Ahead of Saturday’s 122-pound world title rematch, Hugo Ruiz insisted he’d be more aggressive against Julio Ceja than he was in August, when he was stopped in the fifth round of a thrilling, high-action bout.
Ruiz sure wasn’t kidding.
In another crowd-pleasing—albeit swift—masterpiece of fistic violence, Hugo Ruiz dropped Julio Ceja 13 seconds after the opening bell rang and finished him off moments later to claim his Mexican rival’s world title at the Honda Center in Anaheim, California.
“I said I would come out and knock him out in the first round,” Ruiz said, “and I went out and did it.”
The taller man by four inches, the 5-foot-9 Ruiz leveraged his power into a straight right hand, which he blasted off Ceja’s jaw, sending him crashing to the canvas. Ceja rose, but was noticeably limping on his right leg, which twisted awkwardly underneath him during the knockdown.
“For two months, I worked very hard on that particular punch and a couple of others. I knew that that particular punch would connect,” Ruiz said. “I saw that he got hurt with the first punch and I saw his leg wobbling, so I said, ‘Let’s finish,’ and I did in that round.”
When the fight resumed, Ruiz smelled blood and unleashed a barrage of punches that the champion couldn’t answer, forcing referee Thomas Taylor to step in and protect Ceja in a shocking 51-second stoppage.
“Ceja was reacting to the feints by dropping his hands a little bit,” Ruiz said. “When he did that, I knew that the right hand was available to land.”
While Ruiz (36-3, 32 KOs) recorded his 18th career first-round KO to win the championship, Ceja (30-2, 27 KOs) saw his six-fight winning streak come to an end as he was knocked out for the first time as pro.
The mandatory challenger to Ruiz’s title is 25-year-old countryman, Rey Vargas (26-0, 21 KOs), a 5-foot-11 boxer-puncher who scored a third-round TKO against former title challenger Christian Esquivel (28-9, 21 KOs) in an earlier bout at the Honda Center.
But promoter Sampson Lewkowicz would prefer to match Ruiz against Irishman Carl Frampton (22-0, 14 KOs), who won a 122-pound title unification bout by split decision over British rival Scott Quigg (31-1-2, 23 KOs) earlier Saturday in Manchester, England.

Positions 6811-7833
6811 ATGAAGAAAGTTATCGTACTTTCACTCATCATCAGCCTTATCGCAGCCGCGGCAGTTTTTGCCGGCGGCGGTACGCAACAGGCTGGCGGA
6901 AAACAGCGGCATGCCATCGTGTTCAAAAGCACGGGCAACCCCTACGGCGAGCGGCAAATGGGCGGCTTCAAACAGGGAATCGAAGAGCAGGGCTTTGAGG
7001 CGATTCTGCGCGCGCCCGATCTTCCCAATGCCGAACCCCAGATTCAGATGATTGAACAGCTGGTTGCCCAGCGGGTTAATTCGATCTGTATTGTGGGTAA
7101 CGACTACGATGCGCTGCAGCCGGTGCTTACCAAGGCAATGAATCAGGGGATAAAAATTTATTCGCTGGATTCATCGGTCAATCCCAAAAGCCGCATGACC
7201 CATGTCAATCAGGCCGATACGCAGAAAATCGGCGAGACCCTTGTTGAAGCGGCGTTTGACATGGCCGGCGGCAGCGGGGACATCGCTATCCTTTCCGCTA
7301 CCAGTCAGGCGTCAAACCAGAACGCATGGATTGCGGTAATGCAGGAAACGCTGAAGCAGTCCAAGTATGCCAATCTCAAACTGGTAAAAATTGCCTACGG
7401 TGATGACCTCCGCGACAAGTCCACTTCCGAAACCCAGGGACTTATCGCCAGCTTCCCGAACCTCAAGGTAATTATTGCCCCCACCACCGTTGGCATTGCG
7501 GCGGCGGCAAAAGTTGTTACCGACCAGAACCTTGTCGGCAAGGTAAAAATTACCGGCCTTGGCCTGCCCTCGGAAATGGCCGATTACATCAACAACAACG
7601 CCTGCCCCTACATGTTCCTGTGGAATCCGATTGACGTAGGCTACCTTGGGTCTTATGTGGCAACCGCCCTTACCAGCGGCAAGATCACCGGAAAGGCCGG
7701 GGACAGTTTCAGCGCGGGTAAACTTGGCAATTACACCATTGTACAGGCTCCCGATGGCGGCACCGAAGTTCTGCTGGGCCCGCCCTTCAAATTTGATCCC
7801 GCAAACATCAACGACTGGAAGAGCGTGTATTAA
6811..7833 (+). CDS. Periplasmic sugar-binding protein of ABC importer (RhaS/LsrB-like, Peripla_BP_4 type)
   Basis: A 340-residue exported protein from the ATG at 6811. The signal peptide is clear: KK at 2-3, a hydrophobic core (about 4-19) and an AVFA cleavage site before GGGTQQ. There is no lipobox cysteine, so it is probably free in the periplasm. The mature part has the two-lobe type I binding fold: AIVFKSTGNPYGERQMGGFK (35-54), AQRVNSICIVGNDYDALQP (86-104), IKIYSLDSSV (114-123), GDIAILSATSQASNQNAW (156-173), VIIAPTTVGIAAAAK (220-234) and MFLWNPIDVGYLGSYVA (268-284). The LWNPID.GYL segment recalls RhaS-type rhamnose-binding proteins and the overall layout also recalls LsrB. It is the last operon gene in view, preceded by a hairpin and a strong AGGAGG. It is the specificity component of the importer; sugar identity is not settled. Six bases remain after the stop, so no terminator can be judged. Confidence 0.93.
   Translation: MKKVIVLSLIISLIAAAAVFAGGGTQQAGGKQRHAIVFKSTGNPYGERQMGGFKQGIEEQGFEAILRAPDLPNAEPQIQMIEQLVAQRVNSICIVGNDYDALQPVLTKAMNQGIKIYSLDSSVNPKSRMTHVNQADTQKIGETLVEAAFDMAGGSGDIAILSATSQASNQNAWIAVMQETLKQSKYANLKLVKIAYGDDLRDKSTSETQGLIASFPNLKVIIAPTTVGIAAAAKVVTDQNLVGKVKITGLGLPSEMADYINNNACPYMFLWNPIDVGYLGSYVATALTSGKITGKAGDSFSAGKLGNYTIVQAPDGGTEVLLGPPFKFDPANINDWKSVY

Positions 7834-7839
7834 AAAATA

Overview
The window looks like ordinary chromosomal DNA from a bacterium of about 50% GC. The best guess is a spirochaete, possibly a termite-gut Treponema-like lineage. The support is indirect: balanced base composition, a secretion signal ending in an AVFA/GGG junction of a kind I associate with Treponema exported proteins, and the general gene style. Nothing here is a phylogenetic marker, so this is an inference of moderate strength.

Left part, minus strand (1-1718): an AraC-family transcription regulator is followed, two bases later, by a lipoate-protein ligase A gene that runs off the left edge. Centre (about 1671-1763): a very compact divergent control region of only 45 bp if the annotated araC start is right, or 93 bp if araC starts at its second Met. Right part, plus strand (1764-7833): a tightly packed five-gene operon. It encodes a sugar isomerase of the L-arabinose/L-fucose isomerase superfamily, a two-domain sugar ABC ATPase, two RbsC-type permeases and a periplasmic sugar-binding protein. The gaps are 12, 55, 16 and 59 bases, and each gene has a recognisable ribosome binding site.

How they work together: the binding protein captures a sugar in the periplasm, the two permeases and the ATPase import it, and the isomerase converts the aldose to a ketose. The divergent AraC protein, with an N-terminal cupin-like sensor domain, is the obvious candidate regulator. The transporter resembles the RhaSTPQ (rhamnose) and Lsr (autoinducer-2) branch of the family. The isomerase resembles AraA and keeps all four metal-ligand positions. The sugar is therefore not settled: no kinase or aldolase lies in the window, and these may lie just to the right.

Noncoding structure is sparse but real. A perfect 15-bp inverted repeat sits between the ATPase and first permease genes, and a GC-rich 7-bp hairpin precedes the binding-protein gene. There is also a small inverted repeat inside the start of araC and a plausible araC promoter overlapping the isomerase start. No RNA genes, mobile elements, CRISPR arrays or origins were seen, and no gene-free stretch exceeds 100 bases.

“We would absolutely fight Vargas, but we believe that he is still too young,” Lewkowicz said. “I really believe that Frampton, if he wants to say he’s the best 122-pounder, he needs to unify with Ruiz, and we’ll do that in England, America or wherever he wants.”
Given the way the first meeting between Ceja and Ruiz played out, it wasn’t surprising that the scheduled 12-round rematch failed to come close to the finish line.
Both fighters hit the deck in August, as Ruiz scored a third-round knockdown with a counter left hook before Ceja evened the score by dropping Ruiz with the exact same punch in the fifth. Although Ruiz got to his feet, Ceja immediately unleashed an all-out assault that resulted in the fight’s conclusion.
Ruiz once again scored the first knockdown in Saturday’s rematch. Only this time, he finished the job.
“I was very prepared to knock him out, but I was also prepared to go 12 rounds tonight if I had to,” Ruiz said. “I worked before at sea level and this time, I worked at 1,500 feet in Guadalajara. That made a huge difference for me and got me in better shape.”
Ruiz was fighting for the first time without his father, Heriberto, as his trainer, having replaced him with Rafael Guzman to prepare for Ceja.
“The father was the trainer all of his life, but he could not be in the corner any more,” Lewkowicz said. “In this case, the relationship was no longer as effective as it needed to be.”
Ceja, 23, lost for the first time since dropping a majority decision to Jamie McDonnell in a 118-pound title fight in the U.K. in May 2013.
“We came in very prepared for this fight,” Ruiz said. “I was happy to knock him out in the first round. Ceja is a very good fighter and I know he’ll come back.”
For a complete look at Ceja vs Ruiz, visit our fight page.